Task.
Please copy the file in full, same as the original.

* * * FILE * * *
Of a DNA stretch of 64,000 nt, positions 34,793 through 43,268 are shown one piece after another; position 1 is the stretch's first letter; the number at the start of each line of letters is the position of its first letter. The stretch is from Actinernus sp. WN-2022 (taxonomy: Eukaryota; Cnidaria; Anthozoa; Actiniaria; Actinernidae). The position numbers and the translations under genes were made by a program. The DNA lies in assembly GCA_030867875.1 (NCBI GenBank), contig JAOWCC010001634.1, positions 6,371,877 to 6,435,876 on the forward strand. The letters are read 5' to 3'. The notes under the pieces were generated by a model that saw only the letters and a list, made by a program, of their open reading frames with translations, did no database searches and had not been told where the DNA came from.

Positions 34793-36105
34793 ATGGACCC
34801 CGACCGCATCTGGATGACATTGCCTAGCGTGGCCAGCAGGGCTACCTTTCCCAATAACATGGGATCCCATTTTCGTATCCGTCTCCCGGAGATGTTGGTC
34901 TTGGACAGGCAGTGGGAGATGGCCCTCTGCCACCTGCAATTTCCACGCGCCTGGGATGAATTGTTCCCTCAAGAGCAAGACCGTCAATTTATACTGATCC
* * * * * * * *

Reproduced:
Of a DNA stretch of 64,000 nt, positions 34,793 through 43,268 are shown one piece after another; position 1 is the stretch's first letter; the number at the start of each line of letters is the position of its first letter. The stretch is from Actinernus sp. WN-2022 (taxonomy: Eukaryota; Cnidaria; Anthozoa; Actiniaria; Actinernidae). The position numbers and the translations under genes were made by a program. The DNA lies in assembly GCA_030867875.1 (NCBI GenBank), contig JAOWCC010001634.1, positions 6,371,877 to 6,435,876 on the forward strand. The letters are read 5' to 3'. The notes under the pieces were generated by a model that saw only the letters and a list, made by a program, of their open reading frames with translations, did no database searches and had not been told where the DNA came from.

Positions 34793-36105
34793 ATGGACCC
34801 CGACCGCATCTGGATGACATTGCCTAGCGTGGCCAGCAGGGCTACCTTTCCCAATAACATGGGATCCCATTTTCGTATCCGTCTCCCGGAGATGTTGGTC
34901 TTGGACAGGCAGTGGGAGATGGCCCTCTGCCACCTGCAATTTCCACGCGCCTGGGATGAATTGTTCCCTCAAGAGCAAGACCGTCAATTTATACTGATCC